There is now a video of the workshop I facilitated in June that I mentioned in my last post, part of a conference entitled 'Creating Compassionate Communities of Inclusion'.
Check it out on youtube.
In June I had the privilege of leading a workshop as part of the Susanna Wesley Foundation annual conference. The workshop was entitled Facilitating Conversation that builds compassionate communities and was an introduction to a booklet that I've produced for the SWF called Diversity, Otherness and Privilege: a Conversation Guide.
The booklet is aimed to be a resource for small groups looking to ask challenging but necessary questions about how we connect with people who are different from us, and how we recognize both our challenges and our advantages in serving our community.
The workshop offered three characteristics of compassionate listening, which I described as 'bearing witness to the other person listening to themself'. ('Him/herself' is, I decided, more ungainly than 'themself'!) The three characteristics - briefly - are:
Generous listening - listening charitably so that people can start from where they are as they learn to build relationships with people who are different.
Attentive listening - listening without an intent to reply, setting aside thoughts of 'I know exactly what you mean, let me tell you what happened to me'.
Holistic listening - listening to the spaces between words, to what is left unsaid; paying attention to body language and gesture.
The description and characteristics owe a lot to learning about Quaker practices such as clearness committees. Parker Palmer writes about holding a space for another as like holding a little bird in the hand.
My description and characteristics reflect my desire to make space for emergent new connections to oneself and the other, and to resist limiting ourselves and labelling each other.
We tried out two listening practices:
Timed turn-taking - in threes, each person took a turn being speaker, listening, and timekeeper. Each speaker had seven minutes to speak about how the idea of privilege plays out in their life, while the listening paid attention. If the speaker ran out of things to say, the trio kept silence together until the seven minutes elapsed.
Talking stick - indebted to my incomplete learning about indigenous North American practices during my Restorative Justice studies, the talking stick (or stone) is passed around a group of 5-6+ and only the person holding the stick or stone can speak, while the others listen. Groups talked about how the notion of privilege plays out in their faith traditions or worldviews, in beliefs and practices.
Each of these practices balances space with boundaries and can be a good way to equalize voices in a group. So, I pass along the wisdom I've received for anyone to use. Contact me if you'd like more information.
I'm doing a thing. Each day of December on instagram I'm posting a scribble suggestion.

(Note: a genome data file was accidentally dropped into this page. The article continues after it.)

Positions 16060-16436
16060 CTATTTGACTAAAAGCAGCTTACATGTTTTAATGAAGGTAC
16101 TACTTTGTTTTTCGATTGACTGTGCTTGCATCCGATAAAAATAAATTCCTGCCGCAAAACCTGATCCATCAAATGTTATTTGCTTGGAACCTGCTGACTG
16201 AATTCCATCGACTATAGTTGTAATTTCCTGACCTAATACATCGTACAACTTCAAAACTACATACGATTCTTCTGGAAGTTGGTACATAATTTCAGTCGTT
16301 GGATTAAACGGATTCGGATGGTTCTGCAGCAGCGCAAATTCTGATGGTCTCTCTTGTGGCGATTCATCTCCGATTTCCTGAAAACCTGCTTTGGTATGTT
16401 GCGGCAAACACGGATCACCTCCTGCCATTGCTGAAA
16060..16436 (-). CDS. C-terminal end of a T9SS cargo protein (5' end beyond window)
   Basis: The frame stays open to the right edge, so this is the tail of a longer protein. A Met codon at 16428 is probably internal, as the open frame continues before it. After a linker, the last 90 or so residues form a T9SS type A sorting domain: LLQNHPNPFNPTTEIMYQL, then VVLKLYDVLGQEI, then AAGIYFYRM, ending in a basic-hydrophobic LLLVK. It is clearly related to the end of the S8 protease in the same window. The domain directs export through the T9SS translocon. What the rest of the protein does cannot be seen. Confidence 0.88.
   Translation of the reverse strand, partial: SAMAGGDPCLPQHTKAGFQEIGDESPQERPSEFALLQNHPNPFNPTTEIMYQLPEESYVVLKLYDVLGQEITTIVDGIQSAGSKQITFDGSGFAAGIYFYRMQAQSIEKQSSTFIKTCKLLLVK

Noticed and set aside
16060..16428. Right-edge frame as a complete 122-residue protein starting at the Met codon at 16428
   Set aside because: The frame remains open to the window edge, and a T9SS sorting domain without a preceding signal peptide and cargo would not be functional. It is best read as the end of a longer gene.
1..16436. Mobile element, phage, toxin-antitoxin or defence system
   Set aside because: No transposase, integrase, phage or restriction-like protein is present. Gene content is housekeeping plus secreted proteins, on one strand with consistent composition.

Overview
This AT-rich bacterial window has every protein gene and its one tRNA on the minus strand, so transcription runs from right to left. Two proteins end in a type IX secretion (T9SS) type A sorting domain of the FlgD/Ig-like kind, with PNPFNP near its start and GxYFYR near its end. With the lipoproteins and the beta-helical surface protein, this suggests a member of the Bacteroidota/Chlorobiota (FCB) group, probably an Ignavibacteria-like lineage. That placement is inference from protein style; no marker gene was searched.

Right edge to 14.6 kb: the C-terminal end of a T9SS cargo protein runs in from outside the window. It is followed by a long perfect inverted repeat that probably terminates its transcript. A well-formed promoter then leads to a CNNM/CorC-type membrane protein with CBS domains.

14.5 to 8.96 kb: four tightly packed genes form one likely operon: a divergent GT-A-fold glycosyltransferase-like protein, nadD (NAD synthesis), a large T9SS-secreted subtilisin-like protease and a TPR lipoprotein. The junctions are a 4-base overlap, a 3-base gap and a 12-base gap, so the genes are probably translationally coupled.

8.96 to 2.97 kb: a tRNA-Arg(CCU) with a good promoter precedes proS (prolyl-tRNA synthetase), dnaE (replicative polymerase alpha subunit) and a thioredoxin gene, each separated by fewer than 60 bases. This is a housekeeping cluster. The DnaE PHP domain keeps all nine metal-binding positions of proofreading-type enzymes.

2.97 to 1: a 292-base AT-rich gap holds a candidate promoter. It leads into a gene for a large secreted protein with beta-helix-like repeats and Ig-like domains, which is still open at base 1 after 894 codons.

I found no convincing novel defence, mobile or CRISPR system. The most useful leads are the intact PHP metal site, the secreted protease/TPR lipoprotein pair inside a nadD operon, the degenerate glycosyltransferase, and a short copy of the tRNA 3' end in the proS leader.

Scribbling breaks your hand free of the muscle memory of daily life, and is 'unproductive', so it helps break you free of the muscle memory of thoughts and explore new paths. So why not give it a go this December. Some thoughts before I post the list of prompts:
1) Take as little or as much time as you have (unless suggested otherwise). No need for fancy materials. I’d only encourage you to not scribble on an electronic device and to try to scribble rather than draw - i.e. not intentionally forming shapes or images.
2) The list is sort of daily prompts - the more time-consuming prompts are on the weekends. But do the same one every single day if you want, combine them, whatever floats your pencil. I’ll post prompts daily on instagram, and the full list is below.
3) Take photos of your scribbles. Tag them #scribblemas. Let us know which techniques were kind of meh for you, and which made you smile. Keep them all as a record for yourself to compare at the end.
4) Above all, in this season of busyness and tiredness, play. Play like you did when you were a small child. There is no right or wrong. There is no such thing as a bad scribbler. You have permission.
I've always liked to make things - beyond what is here are other creations, usually on instagram. These days I'm as interested in the making as I am in the things; perhaps more so. Making is a way to connect - it opens a line of communication with your soul, and so it pays to be attentive while making. A lot of my images, as they emerge, end up with faces or figures in them, which keep me company. More than a therapy, making without a plan or purpose helps us listen to ourselves and, then, to others.
I like to scribble a lot, for these reasons, and to play. As adults we so rarely play in any area of our lives - we push our brains and bodies so hard against their grain in our busy lives, and it can seem wasteful, unproductive. And yet it's essential we give time for our brain and body to operate in this carefree way. Certainly discipline is important, but so is play.
Carrying that attentiveness to process over into life, we begin to notice synchronicities - uncanny coincidences - and we become more present as we go about our lives. We learn to not frame our conversations and experiences too soon, but to let them emerge and speak to us, to keep us company.
I may post more here when I notice some of these uncanny coincidences. Or ways to try and play at making.